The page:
The main characters, Sean King and Michelle Maxwell, are based on characters created by David Baldacci who appear in his novels Split Second, Hour Game, Simple Genius, First Family, and The Sixth Man.  

Both are former Secret Service agents who made huge mistakes that ended their careers. Recovering alcoholic Sean King’s mistake occurred when the presidential candidate he was protecting was assassinated. Yikes. Not sure how you get over that one. Former Olympic athlete, Michelle Maxwell’s charge disappeared on her. Still, not great to lose the man you are protecting.

Past failures and their release from the Secret Service don’t stop them from fighting crime on their own and that’s where this show starts. I can see both characters doing anything to find the bad guys, having failed so spectacularly in the past.

[Second time’s the charm?]

May 5 2013 10:00am

So Bad They’re Good: Sympathizing with the Bad Guy

Deliciously complex, these characters are bad, sometimes even evil, but by showing us moments of goodness and their humanity we get sucked in to rooting for them. Don’t worry this isn’t a paper on the antihero in contemporary crime literature. It is a list of some of my favorite complicated fictional criminals.

Tony Soprano, The Sopranos

Mob boss Tony Soprano is a classic example of the antihero and as we watch him with his kids we forget that he makes a living through crime. But it’s okay, because he and all his mobster friends follow their own moral code. Again, I got lulled into rooting for him, until later in the series when he started offing other characters we loved because they posed some perceived danger to him—his nephew-in-law Christopher and Christopher’s wife Adriana come to mind. Even in the end, I didn’t want to see Tony gunned down or arrested.

[We all love a bad boy...]

Apr 2 2013 8:45am

It’s Not Quite the Future Crimes Unit . . . Yet: Using Big Data to Solve Crimes

Memphis criminals are in big trouble. The city’s police department is using technology in new ways to fight crime and as a result they’ve managed to reduce crime 28 percent over the last five years. 

They are doing this in part by using data about where crimes have occurred in the past and analyzing it with some pretty serious technology from IBM to predict where crime will occur in the future. They are also using personal data devices and smartphones to get real-time information to officers on the ground.

Maybe I’m a geek, but I think this is super cool and as Larry Godwin, Director of the Memphis Police Department, says in the short video above:

“Tell me an officer that doesn’t like to lock up a bad guy.”

We’re with you Larry. We like to see them locked up, too. Well done and keep up the good work.

Mar 15 2013 9:30am

Writing Murder Loves Company: Famous Authors Who Dabbled in Mystery

The Red House Mystery by A.A. MilneIn today’s marketing influenced world, authors tend to be categorized in one segment or another—mystery/thriller, romance, literary, etc. But in reality, most writers try a variety of forms, and people who are not strictly writers also like to try their hand at writing a mystery. The list below is filled with famous people better known for their non-mystery exploits, but who wrote mystery.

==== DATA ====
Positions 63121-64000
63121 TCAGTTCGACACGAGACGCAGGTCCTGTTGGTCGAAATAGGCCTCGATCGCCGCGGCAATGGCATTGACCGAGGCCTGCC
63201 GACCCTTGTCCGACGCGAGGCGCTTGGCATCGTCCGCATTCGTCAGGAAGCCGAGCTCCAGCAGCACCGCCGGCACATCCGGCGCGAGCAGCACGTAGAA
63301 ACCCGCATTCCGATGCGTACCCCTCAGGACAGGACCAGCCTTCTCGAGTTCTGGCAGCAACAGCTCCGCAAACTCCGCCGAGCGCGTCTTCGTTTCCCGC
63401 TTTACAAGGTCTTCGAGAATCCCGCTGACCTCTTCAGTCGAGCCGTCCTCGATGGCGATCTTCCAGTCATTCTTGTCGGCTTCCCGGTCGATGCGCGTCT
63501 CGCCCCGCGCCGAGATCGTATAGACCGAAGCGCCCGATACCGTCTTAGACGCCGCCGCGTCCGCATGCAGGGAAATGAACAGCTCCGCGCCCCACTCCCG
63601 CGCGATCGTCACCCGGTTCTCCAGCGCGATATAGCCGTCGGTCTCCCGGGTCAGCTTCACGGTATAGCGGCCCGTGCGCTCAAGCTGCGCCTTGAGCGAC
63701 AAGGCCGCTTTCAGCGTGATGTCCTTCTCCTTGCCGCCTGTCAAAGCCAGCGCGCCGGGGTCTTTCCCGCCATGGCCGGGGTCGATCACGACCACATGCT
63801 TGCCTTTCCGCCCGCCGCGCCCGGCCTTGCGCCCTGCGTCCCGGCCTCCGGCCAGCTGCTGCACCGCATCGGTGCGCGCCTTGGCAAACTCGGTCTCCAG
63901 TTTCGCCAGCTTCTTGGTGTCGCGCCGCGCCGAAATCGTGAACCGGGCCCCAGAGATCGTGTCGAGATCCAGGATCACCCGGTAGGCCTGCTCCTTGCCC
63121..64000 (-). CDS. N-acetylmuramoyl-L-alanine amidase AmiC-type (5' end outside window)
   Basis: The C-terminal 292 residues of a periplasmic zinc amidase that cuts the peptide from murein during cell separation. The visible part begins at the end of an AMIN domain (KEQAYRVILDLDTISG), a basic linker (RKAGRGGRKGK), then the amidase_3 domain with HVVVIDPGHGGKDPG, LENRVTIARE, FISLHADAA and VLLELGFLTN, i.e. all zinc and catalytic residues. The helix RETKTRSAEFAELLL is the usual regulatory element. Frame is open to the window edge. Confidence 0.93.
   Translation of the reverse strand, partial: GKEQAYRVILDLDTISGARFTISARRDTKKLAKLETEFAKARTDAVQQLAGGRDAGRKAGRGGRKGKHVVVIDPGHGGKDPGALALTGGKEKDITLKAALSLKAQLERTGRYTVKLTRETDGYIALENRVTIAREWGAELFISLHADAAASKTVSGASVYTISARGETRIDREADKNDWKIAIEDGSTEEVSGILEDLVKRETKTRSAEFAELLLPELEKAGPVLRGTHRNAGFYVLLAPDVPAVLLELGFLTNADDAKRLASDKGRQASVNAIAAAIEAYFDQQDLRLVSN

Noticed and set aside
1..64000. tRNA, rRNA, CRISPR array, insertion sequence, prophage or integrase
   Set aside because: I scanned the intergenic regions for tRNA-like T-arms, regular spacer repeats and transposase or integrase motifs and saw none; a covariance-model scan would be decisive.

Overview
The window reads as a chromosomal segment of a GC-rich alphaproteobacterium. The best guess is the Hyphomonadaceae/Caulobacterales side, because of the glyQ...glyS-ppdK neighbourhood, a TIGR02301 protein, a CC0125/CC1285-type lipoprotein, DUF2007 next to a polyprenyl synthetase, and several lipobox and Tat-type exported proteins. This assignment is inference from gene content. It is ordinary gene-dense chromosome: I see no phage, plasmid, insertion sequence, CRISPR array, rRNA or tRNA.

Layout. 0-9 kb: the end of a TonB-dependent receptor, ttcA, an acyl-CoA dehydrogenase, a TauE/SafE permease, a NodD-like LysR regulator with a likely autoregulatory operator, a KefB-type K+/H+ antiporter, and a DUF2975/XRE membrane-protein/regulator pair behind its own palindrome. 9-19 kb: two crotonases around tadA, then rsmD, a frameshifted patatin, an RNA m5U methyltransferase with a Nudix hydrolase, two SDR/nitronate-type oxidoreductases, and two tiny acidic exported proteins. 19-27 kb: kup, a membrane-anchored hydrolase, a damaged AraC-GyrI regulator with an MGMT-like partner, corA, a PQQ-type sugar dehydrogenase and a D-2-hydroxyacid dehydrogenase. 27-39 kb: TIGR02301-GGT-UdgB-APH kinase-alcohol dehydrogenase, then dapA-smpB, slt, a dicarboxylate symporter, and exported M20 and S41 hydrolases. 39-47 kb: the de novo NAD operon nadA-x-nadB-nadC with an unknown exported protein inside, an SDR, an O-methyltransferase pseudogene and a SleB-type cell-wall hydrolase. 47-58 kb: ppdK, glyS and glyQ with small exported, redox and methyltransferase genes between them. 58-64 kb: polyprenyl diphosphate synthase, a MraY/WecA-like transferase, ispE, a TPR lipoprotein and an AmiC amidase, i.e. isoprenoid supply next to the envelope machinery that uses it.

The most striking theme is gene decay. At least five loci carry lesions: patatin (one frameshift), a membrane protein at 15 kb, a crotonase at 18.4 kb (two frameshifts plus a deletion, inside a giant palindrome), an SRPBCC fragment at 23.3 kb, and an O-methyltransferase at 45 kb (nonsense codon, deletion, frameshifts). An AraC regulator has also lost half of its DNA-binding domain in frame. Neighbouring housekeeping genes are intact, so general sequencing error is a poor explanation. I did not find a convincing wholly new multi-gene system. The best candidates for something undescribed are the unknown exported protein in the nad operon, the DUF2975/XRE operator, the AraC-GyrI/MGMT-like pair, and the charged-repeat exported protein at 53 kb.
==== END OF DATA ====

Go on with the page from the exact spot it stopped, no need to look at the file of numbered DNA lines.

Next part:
A.A. Milne 

Yes, before there was Pooh Bear, there was murder. Alan Alexander Milne's mystery novel, The Red House Mystery, published in 1922 before he created the famous bear of very little brain, received critical acclaim. Rumor has it that he decided to delve into the world of children's fiction because it was a better market, much as many authors are doing today after the success of Harry Potter and The Hunger Games.  Milne also wrote a parody on Sherlock Holmes, “The Rape of the Sherlock” that appeared in Vanity Fair.

William Faulkner

Faulkner won the Nobel Prize for Literature in 1949, but before that he was one of a team of writers that worked on the classic screen adaptation of Raymond Chandler’s The Big Sleep, staring Humphrey Bogart and Lauren Bacall.  He also wrote other screenplays. His thriller novel, Sanctuary, hit the bestseller list and was also made into a movie.

[Let's see who else is on the list...]

Mar 14 2013 9:30am

The Americans: The New Cool Kid on the Block

It’s not often that a brand new TV show is renewed only four shows into its first season, but that has just happened to the new FX spy thriller, The Americans, and I can understand why. This is the freshest show I have seen in a long time.

The premise is complicated. Matthew Rhys and Keri Russell star as Phillip and Elizabeth Jennings, KGB sleeper spies who live in suburban Washington, D.C., during the Reagan era. They own and run a travel agency and raise an ordinary family to complete their cover (shades of Alias). 

Things become complicated when Phillip and Elizabeth start to value their family more than their missions. Then an FBI agent who is more interested in other people’s families than his own moves in next door. And despite her grandmotherly tone and appearance, the KGB handler assigned to Phillip and Elizabeth makes it clear that she considers them to be expendable in the name of a mission. Any mission.

[There are plenty more where they came from...]

Mar 9 2013 6:30pm

The Evolution of Nancy Drew

Nancy Drew is more than 80 years old but she is still going strong.  The titian-haired wonder has been the subject of movies, TV series, hardback books, soft cover, and even graphic novels. Former Secretary of State Hillary Rodham Clinton and Supreme Court Justices Sonia Sotomayor and Sandra Day O’Connor are among the many amazing women who have cited Nancy Drew as an early inspiration.

My mom bought me my first Nancy Drew—The Scarlet Slipper Mystery—and it didn’t take long for me to get through it. Next thing you knew I was doing odd jobs around the neighborhood to earn more books—collecting newspapers in my dad’s yellow wheelbarrow for the local pet shop, helping plant pansies, and walking dogs.

It’s hard to pinpoint exactly why I loved reading these stories so much. I don’t think it was any one thing. I loved her because she was independent, loyal to her friends, smart, and she helped people. She relied on herself, solved mysteries and had fun while she did it. Nancy Drew could do anything and she helped me believe that I could too. Back then I only knew one version of her and it was actually the second version of the character in print. Nancy Drew, much like the character of Sherlock Holmes has been reimagined in multiple ways. Since we can’t possibly cover all of her incarnations, lets just visit a few.

[Nancy Drew is timeless!]